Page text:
IN THE BEGINNING…

Woodville United Church was born in the days of the saddle-bag, Wesleyan preachers. Imagine waiting weeks to have your turn at a church service, probably in someone’s home, while your minister went on horseback from Oakwood to Kirkfield, Bolsover…

Before 1872 we have little record of church life in the area except that Oakwood-based preachers gave spiritual guidance and lead worship for residents of the Woodville area.

In 1872 people felt there was enough demand for our own preacher in this area, and so Rev. Robert McCullough was invited to lead the flock. By 1877 Rev. McCullough and an associate had 17 “classes” as they were called; Lytle’s Plews, McNabb’s, Kirkfield, Gardener, McKague’s (Bexley), Palestine, Hartley, Long Point, Black’s, Bolsover and Woodville (which had 13 members). Victoria Road, Sebright, Glenarm, Gellanders, and McIndoos joined by 1877.

BUILDING THE TEMPLE

Prior to 1877 the Methodist “classes” probably met in peoples’ homes. In 1877 however, the congregation rented Spencer Hall, above the McKague’s store for $30 a year, including caretaking duties, fuel, and light.

In 1886 the Woodville charge bought the Baptist church for $400, and then in 1888, they bought present church site from Mrs. Agnes Morrison for $200. Two years late the church building was built by contractor Mr. T. Treleaven (Jean Owen’s grandfather – see the video link on this page.) In the end, church members helped haul lumber and brick so the final cost was $3,500. When the church first opened there were 100 members. To celebrate the new building the congregation served a community supper to 1000 people.

MONEY MIRACLES

Rev. Martin was the minister at the time the church was built. He heard about a chandelier that was for sale from the former Bible Christian church. He boarded the morning train from Woodville and took up a collection along the way. For $20 he bought the light fixture and returned on the evening train. Later he went to the Massey-Harris company in Toronto in the hope of finding money for the building. Instead of cash, they gave him a new horse rake, which he sold. With that and other similar sales, he was able to raise money for a pulpit, pulpit Bible, pulpit chairs, and mats and carpets for the aisle.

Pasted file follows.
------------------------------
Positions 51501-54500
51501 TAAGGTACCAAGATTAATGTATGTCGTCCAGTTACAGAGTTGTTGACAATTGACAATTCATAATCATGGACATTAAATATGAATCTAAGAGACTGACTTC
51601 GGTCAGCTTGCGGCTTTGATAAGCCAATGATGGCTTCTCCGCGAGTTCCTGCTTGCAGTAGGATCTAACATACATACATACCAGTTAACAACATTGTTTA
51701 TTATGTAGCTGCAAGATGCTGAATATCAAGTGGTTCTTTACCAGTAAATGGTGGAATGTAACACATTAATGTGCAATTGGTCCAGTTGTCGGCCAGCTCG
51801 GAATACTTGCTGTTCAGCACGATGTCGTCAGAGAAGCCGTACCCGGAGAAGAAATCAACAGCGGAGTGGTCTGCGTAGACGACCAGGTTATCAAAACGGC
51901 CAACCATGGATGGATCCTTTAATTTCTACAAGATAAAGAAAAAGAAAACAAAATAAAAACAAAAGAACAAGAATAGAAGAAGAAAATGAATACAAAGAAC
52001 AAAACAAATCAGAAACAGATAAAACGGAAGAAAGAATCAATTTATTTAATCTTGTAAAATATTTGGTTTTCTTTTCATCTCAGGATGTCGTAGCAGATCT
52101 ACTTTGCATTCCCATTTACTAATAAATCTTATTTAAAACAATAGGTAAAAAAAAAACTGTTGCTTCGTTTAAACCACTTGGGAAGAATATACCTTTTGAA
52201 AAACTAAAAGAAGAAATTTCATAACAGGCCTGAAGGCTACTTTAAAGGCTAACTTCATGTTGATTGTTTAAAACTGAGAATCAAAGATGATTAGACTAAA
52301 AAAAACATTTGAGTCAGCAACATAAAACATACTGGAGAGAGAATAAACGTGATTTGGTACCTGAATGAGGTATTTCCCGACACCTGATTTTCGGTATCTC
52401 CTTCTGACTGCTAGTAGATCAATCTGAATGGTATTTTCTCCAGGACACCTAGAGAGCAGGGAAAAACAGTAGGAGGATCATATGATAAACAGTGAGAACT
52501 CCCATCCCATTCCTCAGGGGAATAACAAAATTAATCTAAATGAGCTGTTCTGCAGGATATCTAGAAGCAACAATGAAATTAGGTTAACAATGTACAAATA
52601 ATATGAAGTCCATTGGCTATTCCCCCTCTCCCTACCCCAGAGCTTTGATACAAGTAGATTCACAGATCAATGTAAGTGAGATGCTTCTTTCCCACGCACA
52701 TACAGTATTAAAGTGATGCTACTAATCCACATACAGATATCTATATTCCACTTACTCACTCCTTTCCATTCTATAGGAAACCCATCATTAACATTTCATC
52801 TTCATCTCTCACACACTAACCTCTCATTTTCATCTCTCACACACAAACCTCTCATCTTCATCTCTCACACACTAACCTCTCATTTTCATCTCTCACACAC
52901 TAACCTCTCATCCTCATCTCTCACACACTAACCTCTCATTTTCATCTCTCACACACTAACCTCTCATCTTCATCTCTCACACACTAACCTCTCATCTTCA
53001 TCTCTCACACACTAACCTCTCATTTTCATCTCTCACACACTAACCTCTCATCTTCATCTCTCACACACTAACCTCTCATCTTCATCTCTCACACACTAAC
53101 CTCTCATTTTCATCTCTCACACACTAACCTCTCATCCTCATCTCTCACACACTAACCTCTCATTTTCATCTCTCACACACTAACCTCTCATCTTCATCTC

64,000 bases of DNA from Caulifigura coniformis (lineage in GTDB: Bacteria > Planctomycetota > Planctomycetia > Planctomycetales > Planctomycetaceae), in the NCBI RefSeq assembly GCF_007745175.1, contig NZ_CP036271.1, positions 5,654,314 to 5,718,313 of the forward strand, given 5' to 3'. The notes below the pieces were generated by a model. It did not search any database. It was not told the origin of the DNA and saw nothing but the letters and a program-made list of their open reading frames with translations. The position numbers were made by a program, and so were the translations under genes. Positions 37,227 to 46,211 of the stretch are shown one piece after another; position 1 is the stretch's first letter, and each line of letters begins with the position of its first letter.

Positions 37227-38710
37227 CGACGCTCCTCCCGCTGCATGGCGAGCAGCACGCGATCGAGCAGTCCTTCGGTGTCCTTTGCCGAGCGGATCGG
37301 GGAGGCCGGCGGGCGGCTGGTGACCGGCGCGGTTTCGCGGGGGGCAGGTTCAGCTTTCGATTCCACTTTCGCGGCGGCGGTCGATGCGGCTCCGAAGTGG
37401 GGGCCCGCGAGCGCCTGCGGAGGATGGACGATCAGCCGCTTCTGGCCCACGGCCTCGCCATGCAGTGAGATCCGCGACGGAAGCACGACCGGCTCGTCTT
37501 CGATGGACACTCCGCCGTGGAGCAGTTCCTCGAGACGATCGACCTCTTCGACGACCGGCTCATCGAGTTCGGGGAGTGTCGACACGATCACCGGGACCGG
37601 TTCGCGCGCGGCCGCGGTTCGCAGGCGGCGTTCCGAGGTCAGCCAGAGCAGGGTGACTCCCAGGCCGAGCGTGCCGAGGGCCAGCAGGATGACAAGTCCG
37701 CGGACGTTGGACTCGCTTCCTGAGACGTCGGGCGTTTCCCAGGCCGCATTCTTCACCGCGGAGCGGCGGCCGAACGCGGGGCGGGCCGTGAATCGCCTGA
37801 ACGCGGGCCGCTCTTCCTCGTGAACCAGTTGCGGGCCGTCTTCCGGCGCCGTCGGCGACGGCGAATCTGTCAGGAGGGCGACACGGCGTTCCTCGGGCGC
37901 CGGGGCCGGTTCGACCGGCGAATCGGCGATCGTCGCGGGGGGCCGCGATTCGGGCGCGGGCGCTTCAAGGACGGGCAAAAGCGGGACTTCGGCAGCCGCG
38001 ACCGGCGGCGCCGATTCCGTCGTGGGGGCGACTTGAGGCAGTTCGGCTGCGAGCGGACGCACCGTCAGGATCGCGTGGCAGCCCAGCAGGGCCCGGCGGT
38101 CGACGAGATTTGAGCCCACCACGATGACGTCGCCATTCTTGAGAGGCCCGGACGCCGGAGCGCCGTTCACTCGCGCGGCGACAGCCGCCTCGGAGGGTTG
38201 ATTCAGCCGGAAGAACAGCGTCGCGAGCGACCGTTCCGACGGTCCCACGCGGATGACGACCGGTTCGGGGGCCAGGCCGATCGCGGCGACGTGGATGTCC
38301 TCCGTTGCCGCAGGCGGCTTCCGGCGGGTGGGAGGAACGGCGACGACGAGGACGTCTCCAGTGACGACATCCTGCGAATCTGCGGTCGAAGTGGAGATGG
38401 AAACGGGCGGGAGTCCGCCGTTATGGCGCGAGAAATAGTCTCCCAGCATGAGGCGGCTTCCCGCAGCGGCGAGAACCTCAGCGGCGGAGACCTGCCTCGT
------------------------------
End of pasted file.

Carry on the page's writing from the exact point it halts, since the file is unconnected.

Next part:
EXPLOSION

In the early 1900s, the church installed an acetylene gas system. Mrs. McKee, the caretaker’s wife attended the lights one evening and discovered they were dimmer than usual. When she went into the basement to investigate, her lit lantern sparked a major explosion that through the pulpit into the choir loft and damaged the structure of the building. Mrs. McKee was badly burned but otherwise OK. The building needed reinforcement rods, which are still there today.

BUILDING EVOLUTION

1955: new pews cost $3100, new chairs for the basement, new wiring, and new floor.

1963: Annex was added onto the north end of the building, adding washrooms and three small classrooms (now the offices).

1968: Sanctuary was renovated with new ceiling, floors and recessed windows.

A PLACE TO LIVE

In 1914 the first parsonage (apparently where the banker lived in 1977…?) was moved to Fred Edwards’ property for $975.

PROPHETIC HISTORY

In 1912 All the Woodville Sunday School leaders banded together to ban the sale of cigarettes in the community. They successfully lobbied the local proprietor Mr. P. A. De Guerre to stop selling the cigarettes.

In 1915 financial struggles resulted in increased prayer meetings…

In  June 1925 The Congregationalist, Methodist and some Presbyterians in Canada joined to form the United Church. In that year a group of members from the Woodville Presbyterian Church, their minister Rev. Davies and four families from South Eldon Presbyterian united with the Methodists to form the new United Church.

 

MINISTERS FROM WOODVILLE

• Robert Spencer (son of a lay preacher) born May 5, 1873. He was ordained in Owen Sound in 1899, hoping to go to China but was prevents by the Boxer Rebellion. He retired in Long Branch in 1940.

• Royal Newman made Woodville his base during the first world war. He was ordained in Thessalonica, Greece, and later served in the United Church of Canada.

• George Camura, a Japanese boy and friend of Royal Newman was recommended for ministry in 1914 by the Official Board of Woodville United Church. After his ordination, he returned to Japan to serve his church.

• George Campbell was born in Woodville in 1887, ordained in 1917 and served for 42 years.

• Alfred Poulter lived with his mother and brothers in Woodville before entering the ministry. In the 1950s he became president of Bay of Quinte Conference.

• Fred Reed, son of Mr. and Mrs. William Reed lived in Grasshill. He was ordained in 1920, then went to China for 28 years. He returned to Canada in 1948 and served several charges in Bay of Quinte before retiring to Sunderland. His son Newton and grandson Paul both became ordained ministers in the United Church of Canada.

• Fred G. McTavish was recommended for the ministry from Woodville in 1921. He was secretary of the settlement committee of Toronto Conference and served the church in Bradford for 20 years. He died suddenly while in active ministry in the 1960s.

• Melville Fisher, son of Mr. and Mrs. John Fisher, was ordained in 1931.

WOMEN IN MINISTRY FROM WOODVILLE

Frances Staples, daughter of Mr. and Mrs. Jos Staples, graduated from the Methodist Training School, went to St John’s Newfoundland as superintendent of the United Church Orphanage there until her marriage to Rev. Cooper in 1930.

Gertie Staples, daughter of Mr. and Mrs. John Staples, also graduated from the Methodist training school and served her church in five provinces.

Frances Nancekievill also entered the Methodist Training School intending to be a missionary. She changed to nursing and served in Mission Hospitals for 20 years.

(source: 100th Anniversary Woodville United Church, 1872-1972)